Things to Do in Fort Wayne and Beyond

Blue Moon Boys / Sticks and Stones

Evan Gillespie

Whatzup Features Writer

Published September 16, 1999

Heads Up! This article is 23 years old.

There’s plenty of debate about who’s the hardest working man/woman/group in show business, but there’s no question who’s the hardest working band in Fort Wayne. Stick and Stones is the third CD release from the Blue Moon Boys in the past year, and in many ways it’s the best one so far. While the first release in the trilogy of CDs, Live in New York, contained many established BMB favorites, there were a few of the band’s best songs that didn’t make the cut. Sticks and Stones fills in the gaps and gives fans a more complete recorded collection of BMB staples. One of the more obvious omissions from Live in New York was the South-of-the-Border combo of “Hellfire!” and “Mandolina,” but the pair of tunes is here, as are rambling classics “Baby Bat Those Eyes (of Blue)” and “I Got the Worst.”

A particularly startling aspect of this studio-recorded project is the relatively tranquil performances by the usually barely controllable Nic Roulette. On songs like “Plain to See” and “I Should Have Shut My Mouth Instead,” where Roulette generally explodes during live performances, he turns it down a notch and lets the songs stand on their own; although it removes a bit of the standard BMB fury, it makes the songs seem even stronger.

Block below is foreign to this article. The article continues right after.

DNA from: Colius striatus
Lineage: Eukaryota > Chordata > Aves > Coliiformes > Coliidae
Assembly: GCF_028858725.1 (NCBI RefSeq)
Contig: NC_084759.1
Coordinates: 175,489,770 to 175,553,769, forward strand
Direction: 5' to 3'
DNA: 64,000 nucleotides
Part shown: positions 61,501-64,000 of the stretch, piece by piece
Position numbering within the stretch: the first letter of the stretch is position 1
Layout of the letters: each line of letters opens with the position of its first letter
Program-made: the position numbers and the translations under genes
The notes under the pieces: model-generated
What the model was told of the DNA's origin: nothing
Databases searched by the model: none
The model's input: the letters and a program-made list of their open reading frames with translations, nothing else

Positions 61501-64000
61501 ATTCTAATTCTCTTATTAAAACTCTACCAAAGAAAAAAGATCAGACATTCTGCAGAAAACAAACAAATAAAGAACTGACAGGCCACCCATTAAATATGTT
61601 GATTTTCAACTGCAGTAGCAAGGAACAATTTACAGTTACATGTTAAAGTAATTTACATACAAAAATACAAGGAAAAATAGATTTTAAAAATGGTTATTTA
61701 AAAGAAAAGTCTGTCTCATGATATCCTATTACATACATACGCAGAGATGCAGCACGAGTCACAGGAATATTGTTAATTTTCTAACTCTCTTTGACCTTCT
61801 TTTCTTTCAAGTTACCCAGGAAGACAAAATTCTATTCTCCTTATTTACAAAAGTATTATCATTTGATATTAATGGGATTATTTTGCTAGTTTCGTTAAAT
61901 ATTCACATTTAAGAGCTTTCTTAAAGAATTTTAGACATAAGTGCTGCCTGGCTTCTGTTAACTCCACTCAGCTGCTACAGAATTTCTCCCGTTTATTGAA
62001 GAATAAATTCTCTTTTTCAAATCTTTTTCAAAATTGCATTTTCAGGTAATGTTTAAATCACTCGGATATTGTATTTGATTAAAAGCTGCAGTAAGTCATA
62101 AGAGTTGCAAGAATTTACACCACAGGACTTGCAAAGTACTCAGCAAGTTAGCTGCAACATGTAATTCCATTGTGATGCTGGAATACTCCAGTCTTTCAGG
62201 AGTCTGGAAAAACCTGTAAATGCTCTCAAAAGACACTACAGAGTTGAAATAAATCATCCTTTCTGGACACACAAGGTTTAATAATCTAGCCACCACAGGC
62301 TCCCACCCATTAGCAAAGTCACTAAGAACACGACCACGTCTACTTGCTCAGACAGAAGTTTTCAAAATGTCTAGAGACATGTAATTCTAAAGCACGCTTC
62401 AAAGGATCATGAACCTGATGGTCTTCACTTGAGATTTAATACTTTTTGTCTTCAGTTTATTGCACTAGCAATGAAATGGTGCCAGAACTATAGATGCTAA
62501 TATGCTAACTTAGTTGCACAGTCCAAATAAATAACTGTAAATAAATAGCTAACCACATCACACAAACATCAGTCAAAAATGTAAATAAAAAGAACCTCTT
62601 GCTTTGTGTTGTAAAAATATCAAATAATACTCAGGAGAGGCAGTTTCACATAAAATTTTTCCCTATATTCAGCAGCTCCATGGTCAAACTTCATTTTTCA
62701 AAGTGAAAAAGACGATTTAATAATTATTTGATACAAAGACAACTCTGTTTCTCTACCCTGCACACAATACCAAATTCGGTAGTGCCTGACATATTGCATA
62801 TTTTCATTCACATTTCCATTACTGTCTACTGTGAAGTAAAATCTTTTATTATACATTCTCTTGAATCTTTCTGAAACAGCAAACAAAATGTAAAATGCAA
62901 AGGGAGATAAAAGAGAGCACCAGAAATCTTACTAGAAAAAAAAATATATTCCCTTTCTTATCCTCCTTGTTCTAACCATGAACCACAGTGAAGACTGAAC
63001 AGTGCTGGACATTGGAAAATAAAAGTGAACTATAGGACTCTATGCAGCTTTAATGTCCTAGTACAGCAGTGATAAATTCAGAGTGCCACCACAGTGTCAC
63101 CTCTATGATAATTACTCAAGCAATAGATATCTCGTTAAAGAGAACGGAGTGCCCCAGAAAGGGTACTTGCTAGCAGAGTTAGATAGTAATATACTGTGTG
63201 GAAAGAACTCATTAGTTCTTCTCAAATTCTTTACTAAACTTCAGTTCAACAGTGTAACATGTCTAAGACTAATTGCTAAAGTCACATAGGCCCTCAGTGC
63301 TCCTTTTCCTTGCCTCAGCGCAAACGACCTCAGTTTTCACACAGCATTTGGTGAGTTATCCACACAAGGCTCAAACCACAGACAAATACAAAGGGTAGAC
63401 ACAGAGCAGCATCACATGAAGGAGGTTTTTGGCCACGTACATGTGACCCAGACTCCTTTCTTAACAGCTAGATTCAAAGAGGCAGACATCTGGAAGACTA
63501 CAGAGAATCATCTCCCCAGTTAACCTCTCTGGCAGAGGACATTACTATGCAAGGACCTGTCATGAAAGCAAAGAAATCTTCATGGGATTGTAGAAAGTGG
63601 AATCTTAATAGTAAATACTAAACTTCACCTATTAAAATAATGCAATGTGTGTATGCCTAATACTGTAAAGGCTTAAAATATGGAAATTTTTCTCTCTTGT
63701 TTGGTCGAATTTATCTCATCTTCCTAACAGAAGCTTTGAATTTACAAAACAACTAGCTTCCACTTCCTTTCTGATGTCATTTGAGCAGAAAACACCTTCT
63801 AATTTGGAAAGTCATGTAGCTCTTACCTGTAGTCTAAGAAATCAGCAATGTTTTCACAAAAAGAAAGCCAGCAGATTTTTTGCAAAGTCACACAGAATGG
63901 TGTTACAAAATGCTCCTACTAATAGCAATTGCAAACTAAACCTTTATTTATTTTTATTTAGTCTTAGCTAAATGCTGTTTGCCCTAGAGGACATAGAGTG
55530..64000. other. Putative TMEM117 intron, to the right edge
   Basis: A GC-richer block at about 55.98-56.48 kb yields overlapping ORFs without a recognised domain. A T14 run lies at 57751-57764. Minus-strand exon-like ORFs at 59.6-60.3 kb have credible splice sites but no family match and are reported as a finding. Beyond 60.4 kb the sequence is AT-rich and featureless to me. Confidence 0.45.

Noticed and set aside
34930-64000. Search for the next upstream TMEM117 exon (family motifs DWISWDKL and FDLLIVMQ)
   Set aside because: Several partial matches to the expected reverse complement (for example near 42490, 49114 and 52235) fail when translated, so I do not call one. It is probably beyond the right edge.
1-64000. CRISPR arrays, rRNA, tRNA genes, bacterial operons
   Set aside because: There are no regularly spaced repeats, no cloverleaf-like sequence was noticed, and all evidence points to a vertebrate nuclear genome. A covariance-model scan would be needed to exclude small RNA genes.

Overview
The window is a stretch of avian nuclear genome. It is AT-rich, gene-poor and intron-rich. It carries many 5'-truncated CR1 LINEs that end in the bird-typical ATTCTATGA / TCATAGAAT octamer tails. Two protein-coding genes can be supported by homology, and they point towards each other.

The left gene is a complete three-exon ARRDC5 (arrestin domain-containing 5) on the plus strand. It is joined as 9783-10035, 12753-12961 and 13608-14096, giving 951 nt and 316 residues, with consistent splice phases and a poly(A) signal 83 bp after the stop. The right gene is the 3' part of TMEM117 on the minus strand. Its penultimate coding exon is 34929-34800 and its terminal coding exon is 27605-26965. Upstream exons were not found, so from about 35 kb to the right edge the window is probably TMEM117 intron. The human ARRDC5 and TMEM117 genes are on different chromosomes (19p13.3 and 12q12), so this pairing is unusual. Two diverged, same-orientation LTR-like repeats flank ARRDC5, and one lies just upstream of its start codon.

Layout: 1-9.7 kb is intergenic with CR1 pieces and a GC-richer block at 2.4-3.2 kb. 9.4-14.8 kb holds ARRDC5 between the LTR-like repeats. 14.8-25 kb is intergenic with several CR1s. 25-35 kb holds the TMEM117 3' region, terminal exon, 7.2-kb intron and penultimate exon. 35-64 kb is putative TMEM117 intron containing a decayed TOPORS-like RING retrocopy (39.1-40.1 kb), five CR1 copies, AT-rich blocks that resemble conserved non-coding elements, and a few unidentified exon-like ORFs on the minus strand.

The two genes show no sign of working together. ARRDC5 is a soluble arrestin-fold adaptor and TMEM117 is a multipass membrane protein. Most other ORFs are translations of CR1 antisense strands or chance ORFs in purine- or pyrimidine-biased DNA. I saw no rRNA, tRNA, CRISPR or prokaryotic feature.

Sticks and Stones also shows off the Blue Moon Boys’ flexibility in the genre-spanning arena. The band travels effortlessly from the twang of “Smashed Down Flat” to the full-speed rock of “She’s Mean As Hell” and “The Monkey Song” to the soft croon of “My Rocky Moon.”

If you’re a fan of the Blue Moon Boys, you’ll definitely want to have all of their releases, but if you can only afford one of them ‹ and since Live in New York is out of print ‹ Sticks and Stones is probably the one you’ll want to pick up.

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